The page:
It shouldn’t be surprising that storytelling was the focus this week on Storyboard: That’s what we do. But I love the variety of the storytelling on offer. A narrative about a recanted abuse allegation. A book connecting the fate of mussels to the fate of all of us. A remarkable feat of reporting on the opioid epidemic. A song about British beach holidays. And a series of voyeuristic night paintings that inspired a series of short stories.
The Marshall Project’s Maurice Chammah and “The Accusation.” Chammah talked to regular Storyboard contributor Katia Savchuk about his piece on a recanted sexual abuse allegation, published jointly with Esquire. It’s great to spotlight the work of one of the newer journalism outlets, The Marshall Project, a small nonprofit that focuses on the U.S. judicial system. Chammah says of his work: “I love finding cases that force you to question your assumptions about the best way to achieve ‘justice,’ and what that word even means.”
The soundtrack: “I Stand Accused,” by Isaac Hayes. OK, if the father had actually been guilty, this would have been a very creepy soundtrack for the story. But he spent years in prison for something he didn’t do, so I think it has resonance and pathos. Plus, one of the best voices ever. And the backup singers are great too. “Guilty! I stand accused,” they sing.
One Great Sentence
“If the history of the earth’s tides should one day be written by some observer of the universe, it would no doubt be said that they reached their greatest grandeur and power in the younger days of Earth, and that they slowly grew feebler and less imposing until one day they ceased to be.”
Rachel Carson, “The Sea Around Us.” Read why we think it’s great.
Abbie Gascho Landis and the surprising climate book “Immersion.” I really like contributor Olga Kreimer’s summation of this book about mussels and climate change, not a topic we might be inclined to read about: “The book is about mussels, of course, but also about everything they’re connected to, which is to say: everything.” And this quote from Landis is good too: “Mussels are a hard sell in some way. They’re animals, but they kind of appear inanimate. They look like rocks. To most of us, they’re invisible, and who even heard of them? I felt that one of the most powerful ways to connect to mussels is to see how they’re connected to us and our stories.”
The soundtrack: “Pulling Mussels (From the Shell),” by Squeeze. Squeeze knew how to write perfect pop. And this song is perfect storytelling too, about a British beach holiday. The elliptical scenes are so evocative: “Squinting faces at the sky/A Harold Robbins paperback/Surfers drop their boards and dry/And everybody wants a hat.”
What I’m reading online: “Seven Days of Heroin: This Is What an Epidemic Looks Like,” by Dan Horn and Terry DeMiothe, and dozens of other members of the Cincinnati Enquirer staff. We’re planning a deeper look at this magnificent piece of reporting and storytelling soon on Storyboard. But I didn’t want to wait to point it out to readers. One of the most impressive feats this year, from concept to reporting to execution.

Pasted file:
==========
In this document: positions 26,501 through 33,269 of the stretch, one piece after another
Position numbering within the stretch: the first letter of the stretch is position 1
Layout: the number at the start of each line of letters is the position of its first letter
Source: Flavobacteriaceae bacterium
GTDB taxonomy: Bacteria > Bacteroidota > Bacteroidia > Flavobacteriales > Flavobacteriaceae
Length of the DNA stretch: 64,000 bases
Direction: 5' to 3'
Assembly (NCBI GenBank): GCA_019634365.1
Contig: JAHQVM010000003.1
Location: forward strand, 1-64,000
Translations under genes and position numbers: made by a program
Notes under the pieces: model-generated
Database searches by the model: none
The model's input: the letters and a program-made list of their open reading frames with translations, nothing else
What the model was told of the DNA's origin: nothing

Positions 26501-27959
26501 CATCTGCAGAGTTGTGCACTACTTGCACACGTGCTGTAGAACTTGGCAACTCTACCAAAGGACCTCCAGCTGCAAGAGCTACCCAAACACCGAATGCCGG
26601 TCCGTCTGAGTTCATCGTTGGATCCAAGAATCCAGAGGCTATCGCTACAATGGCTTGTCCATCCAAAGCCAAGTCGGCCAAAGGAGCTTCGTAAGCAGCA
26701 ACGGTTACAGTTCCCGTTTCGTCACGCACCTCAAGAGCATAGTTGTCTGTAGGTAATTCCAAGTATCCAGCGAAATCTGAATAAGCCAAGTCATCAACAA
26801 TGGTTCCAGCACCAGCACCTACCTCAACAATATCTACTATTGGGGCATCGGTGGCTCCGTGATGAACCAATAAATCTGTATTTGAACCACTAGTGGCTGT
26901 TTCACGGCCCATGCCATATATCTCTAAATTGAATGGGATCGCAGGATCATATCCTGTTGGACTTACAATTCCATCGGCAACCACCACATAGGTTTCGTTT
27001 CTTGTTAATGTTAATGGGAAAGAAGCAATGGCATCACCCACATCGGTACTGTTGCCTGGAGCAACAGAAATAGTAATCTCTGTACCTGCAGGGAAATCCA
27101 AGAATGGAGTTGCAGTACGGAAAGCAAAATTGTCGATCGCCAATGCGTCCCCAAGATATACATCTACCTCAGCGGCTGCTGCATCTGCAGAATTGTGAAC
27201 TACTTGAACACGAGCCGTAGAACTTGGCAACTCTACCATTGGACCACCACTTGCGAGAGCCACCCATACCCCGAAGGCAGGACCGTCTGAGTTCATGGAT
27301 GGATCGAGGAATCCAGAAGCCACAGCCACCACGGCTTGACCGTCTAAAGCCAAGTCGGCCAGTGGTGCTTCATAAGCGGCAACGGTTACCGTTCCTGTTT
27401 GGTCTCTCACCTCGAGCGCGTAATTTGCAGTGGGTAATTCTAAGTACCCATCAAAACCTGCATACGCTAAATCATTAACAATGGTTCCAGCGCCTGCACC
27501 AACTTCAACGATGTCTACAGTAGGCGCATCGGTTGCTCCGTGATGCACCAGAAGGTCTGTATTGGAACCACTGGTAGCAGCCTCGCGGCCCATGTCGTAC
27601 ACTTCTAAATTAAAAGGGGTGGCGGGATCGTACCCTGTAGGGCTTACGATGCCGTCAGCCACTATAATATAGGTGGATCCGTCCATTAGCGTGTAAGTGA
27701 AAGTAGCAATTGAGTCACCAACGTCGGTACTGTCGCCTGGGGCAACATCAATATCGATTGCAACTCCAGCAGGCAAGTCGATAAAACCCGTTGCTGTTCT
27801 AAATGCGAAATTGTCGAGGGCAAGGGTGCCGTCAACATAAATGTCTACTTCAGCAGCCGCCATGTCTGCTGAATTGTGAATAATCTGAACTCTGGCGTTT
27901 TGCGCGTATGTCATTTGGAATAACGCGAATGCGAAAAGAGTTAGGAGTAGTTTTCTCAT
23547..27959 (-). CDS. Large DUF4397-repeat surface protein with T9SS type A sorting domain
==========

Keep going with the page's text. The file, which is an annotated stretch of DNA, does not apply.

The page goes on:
“The Risk of Nuclear War With North Korea,” by Evan Osnos. I’m not sure I would have picked this headline, because it doesn’t capture the full lunacy and sweep of Osnos’ visit to Pyongyang, the North Korean capital. (Such visits are relatively rare.) I’ll give you this passage, as a taste of this wonderful piece: “The mentions of war and weaponry were everywhere: on television, on billboards, in the talk of well-rehearsed schoolchildren. When I attended a show at Pyongyang’s Rungna Dolphinarium, in which dolphins flipped and jumped and performed tricks, the finale featured a video montage that included the image of a missile soaring across the sky. I asked Pak what connected dolphins with missiles. He said, ‘It’s inspiring to the people. We’re going to have everything we want. A dolphinarium. Nuclear weapons. One by one.’”
What’s on my bedside table: “Night Stories,” by Linden Frederick. I’m not sure I can restrain myself to a brief blurb about this book; I may yet do a full post about it, even if the storytelling involved is fiction. It’s that amazing. But for now: I went to the exhibit this week, which is a series of 15 paintings by Frederick that are very Hopperesque (in the best way possible). But the truly cool thing is that he got 15 of America’s best writers to create stories inspired by the paintings. This book is the result. Stunning. (My favorite story so far is by Elizabeth Strout.)
What’s on my turntable: “Getz/Gilberto #2,” by Stan Getz and Joao Gilberto. Everything about this is great: the performances, the cover, the liner notes. My favorite thing about the last one is a good lesson for Storyboard. It’s the section on Getz, and it opens with an anecdote about British experts talking to some Japanese artists in the early part of the last century. “What is the most difficult part of a painting?” they asked the artists. “Deciding what to leave out,” was the answer.
If you want to chat about storytelling (or music), I’m Storyboard editor Kari Howard, and you can reach me at email@example.com. Or you can find me at @karihow on Twitter.